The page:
Even though I’m pretty sure I’ve killed Darth Vader at least a thousand times and I’m almost positive the Death Star can’t be rebuilt like a set of LEGOs anymore, everything seems to reset itself nicely year in and year out thanks to Star Wars games. LucasArts, in one more attempt at truly covering the genre spread, presents “Star Wars: Empire at War,” the publisher’s latest attempt since “Star Wars: Rebellion” (and developer Petroglyph’s first) at making the ultimate galactic management real-time strategy (RTS) with space and land battles. The end result consists of one of the most poorly written and rushed single player campaigns of any LucasArts title and a space battle system that is both mind-blowing and repetitive at the same time. If LucasArts hadn’t embedded in every fanboy’s brain that this stuff never gets old, “SW: EAW” would be no more than another RTS.
Yet somehow it escapes such a dire fate; it somehow makes the Kessel Run in less than 12 parsecs (yes, the Star Wars references are only beginning). It takes the manual from “SW: Rebellion” that was the length of the 9/11 report and turns the galaxy into an actually manageable world. Planets finally serve the purpose that RTS games are always hinting at in the first place: war! You build ground troops and space fleets; you buy barracks and space stations; and as always, you mine for resources until there’s nowhere left to mine. With an entirely war driven galactic management system, you might expect the single player campaign’s story to be an experience all its own to cover up the endless war. After all, it can’t all just be war raging nonsense can it? Psst-it’s called “Star Wars: Empire at War.” Apparently it is.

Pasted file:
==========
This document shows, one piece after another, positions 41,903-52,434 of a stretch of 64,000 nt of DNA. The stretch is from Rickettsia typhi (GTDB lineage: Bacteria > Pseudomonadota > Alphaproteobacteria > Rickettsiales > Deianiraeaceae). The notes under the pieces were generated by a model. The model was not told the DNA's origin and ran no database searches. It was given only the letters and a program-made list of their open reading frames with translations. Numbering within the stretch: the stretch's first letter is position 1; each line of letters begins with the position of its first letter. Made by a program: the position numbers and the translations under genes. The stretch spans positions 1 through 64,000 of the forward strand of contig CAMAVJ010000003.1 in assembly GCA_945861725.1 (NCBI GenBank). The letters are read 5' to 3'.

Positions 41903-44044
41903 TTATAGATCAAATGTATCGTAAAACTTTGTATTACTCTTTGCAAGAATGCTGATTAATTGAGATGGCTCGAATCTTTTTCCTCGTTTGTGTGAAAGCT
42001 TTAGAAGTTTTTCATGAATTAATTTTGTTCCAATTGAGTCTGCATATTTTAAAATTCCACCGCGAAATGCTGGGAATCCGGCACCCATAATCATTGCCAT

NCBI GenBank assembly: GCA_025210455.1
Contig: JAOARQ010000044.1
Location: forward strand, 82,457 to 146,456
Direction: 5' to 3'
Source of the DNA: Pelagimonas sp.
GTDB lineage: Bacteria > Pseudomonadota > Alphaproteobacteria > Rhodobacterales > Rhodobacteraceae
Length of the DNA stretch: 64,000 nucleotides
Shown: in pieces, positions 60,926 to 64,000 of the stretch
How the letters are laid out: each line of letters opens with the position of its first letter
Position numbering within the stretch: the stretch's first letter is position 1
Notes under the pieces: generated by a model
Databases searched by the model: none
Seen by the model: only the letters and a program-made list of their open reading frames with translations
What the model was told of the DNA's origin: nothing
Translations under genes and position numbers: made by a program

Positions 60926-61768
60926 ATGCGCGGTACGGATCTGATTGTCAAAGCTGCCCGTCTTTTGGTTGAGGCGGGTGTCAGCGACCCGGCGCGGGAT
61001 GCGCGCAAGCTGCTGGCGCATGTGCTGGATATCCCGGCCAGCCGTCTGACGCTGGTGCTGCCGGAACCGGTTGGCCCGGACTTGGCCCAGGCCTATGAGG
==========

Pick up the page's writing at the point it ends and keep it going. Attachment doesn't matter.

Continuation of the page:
Both the Empire and Rebellion campaigns try to delve into the lesser-known characters from “A New Hope” and what they were up to when the Death Star was making its claim to fame. This idea worked well in novels, but when it comes to keeping a gamer awake for 15 hours, only throwing roughly 25 minutes of aged George Lucas-like storytelling into the campaigns is highly unattractive. Every mission’s objective is to either “destroy this” or “escort this” (which translates into destroying everything to make way for the escort). Usually these objectives turn into a lot of sitting around and waiting for a building or a space station to blow up. The story feels like it should have remained unheard of.
In a bright and bubbly revelation, every gamer who touches “SW: EAW” comes to realize that it is the battle system that makes the game mentionable. Land battles are, for the most part, quite bland due to repetitive and wide-open scenery fused with sub-par AI. It’s great seeing the AT-AT stomp around and even drop stormtroopers from its belly, but the monstrosity moves so slowly it’s almost impossible to control (don’t even think about turning it around). There’s a nice feature that lets you have bombing raids if you have a fleet stationed above the planet. Features like that can go a long way to making both the galactic management and battle systems feel like one strategic game. Mistakes like not being able to build land forces in the middle of battle, however, can also go a long way in making it a poorly made RTS. Overall, the ground battles feel like a sloppy version of “Galactic Battlegrounds” and serve only as more gameplay time to backup the game’s true shining glory: the space battles.